By Mikael Krummel

Eugene Police Chief Chris Skinner looks back at downtown Eugene over the past year and puts it like this: “We started with a question: What would it look like if we used volunteers to supplement what we might do?” 

Skinner says nobody knew the answer to his question but everyone was willing to give the idea a try. The police have a limited number of people, and volunteers could both supplement the police presence in key areas of town and provide positive community outreach. So in March, the EPD launched an experimental program, the Downtown Support Team (DTS). The initial DST was staffed with a dozen, mostly senior-aged volunteers garbed in yellow DST t-shirts and windbreakers, prompting their unofficial handle, the Yellowjackets. The volunteers were hired for their solid communication skills, diverse life experiences, de-escalation abilities, and familiarity with the many resources the city provides.   

From the jump, safety, cleanliness, and positive activities have topped the pyramid of DST objectives. Volunteers liaise with businesses. They offer steering and guidance to visitors. They provide individuals and groups with resources for keeping downtown accessible to everyone.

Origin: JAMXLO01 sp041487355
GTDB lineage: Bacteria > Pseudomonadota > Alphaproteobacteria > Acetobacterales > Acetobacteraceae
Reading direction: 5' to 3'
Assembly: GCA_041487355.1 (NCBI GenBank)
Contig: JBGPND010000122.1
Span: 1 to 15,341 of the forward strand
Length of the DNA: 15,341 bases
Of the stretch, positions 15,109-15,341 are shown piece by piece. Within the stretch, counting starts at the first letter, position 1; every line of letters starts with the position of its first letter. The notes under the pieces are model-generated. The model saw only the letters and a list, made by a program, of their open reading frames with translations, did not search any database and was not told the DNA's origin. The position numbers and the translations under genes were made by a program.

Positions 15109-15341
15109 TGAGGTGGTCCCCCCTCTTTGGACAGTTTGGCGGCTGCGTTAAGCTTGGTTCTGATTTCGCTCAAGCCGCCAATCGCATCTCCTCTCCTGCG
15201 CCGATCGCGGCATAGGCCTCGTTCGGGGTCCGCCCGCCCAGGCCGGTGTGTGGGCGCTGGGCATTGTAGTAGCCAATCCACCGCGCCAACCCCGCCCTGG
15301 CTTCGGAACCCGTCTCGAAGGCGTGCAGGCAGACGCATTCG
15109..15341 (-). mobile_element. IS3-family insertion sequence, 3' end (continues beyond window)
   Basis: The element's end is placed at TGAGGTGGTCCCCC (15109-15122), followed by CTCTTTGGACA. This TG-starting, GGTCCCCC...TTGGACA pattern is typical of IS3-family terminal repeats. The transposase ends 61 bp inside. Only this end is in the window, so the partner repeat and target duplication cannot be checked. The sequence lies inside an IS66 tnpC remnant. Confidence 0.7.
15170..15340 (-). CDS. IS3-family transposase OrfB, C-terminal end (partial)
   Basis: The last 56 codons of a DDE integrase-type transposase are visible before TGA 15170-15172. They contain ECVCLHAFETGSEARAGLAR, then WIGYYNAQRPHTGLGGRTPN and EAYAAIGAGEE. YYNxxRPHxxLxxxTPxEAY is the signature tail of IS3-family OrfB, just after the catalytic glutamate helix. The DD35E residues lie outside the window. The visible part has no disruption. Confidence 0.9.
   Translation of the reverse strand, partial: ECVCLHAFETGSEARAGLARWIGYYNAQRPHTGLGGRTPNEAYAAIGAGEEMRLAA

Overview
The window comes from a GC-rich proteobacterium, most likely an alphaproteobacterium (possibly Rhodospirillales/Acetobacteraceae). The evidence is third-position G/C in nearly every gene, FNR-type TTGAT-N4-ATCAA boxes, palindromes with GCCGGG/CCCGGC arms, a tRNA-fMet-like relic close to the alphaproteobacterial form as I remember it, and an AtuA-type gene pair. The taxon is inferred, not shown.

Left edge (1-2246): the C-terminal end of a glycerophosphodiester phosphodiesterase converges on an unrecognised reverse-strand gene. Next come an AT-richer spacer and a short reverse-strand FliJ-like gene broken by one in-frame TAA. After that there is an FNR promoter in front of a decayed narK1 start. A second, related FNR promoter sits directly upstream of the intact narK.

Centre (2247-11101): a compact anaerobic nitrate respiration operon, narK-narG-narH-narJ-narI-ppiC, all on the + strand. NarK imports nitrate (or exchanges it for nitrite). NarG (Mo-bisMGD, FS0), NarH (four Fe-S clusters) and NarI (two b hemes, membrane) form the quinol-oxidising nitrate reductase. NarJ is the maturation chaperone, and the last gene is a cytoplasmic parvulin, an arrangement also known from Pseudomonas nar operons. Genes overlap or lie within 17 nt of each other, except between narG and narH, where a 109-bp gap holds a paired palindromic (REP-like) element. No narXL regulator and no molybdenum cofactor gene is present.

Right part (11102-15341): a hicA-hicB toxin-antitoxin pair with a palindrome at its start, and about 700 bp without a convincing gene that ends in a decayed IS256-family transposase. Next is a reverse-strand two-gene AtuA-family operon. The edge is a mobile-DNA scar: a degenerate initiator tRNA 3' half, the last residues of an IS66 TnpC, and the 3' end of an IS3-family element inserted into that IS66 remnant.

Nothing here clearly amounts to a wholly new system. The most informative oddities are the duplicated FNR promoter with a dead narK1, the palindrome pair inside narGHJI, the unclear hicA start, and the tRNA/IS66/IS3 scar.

Tonya Andrews is a DST volunteer. She clearly enjoys the contributions she’s making to downtown. “I think the neighborhood has gotten far more usable,” says Andrews. “If people take opportunities to come down here, they’ll find it’s a really receptive place.”

“The volunteers are not doing law enforcement,” says EPD volunteer manager Lindy Smith. Smith says EPD officers are always available to help out downtown. “It’s just that a lot of DST business is best handled using the team’s trademark gentleness and calm. DAT volunteers have a heart to serve. They want to make a difference.”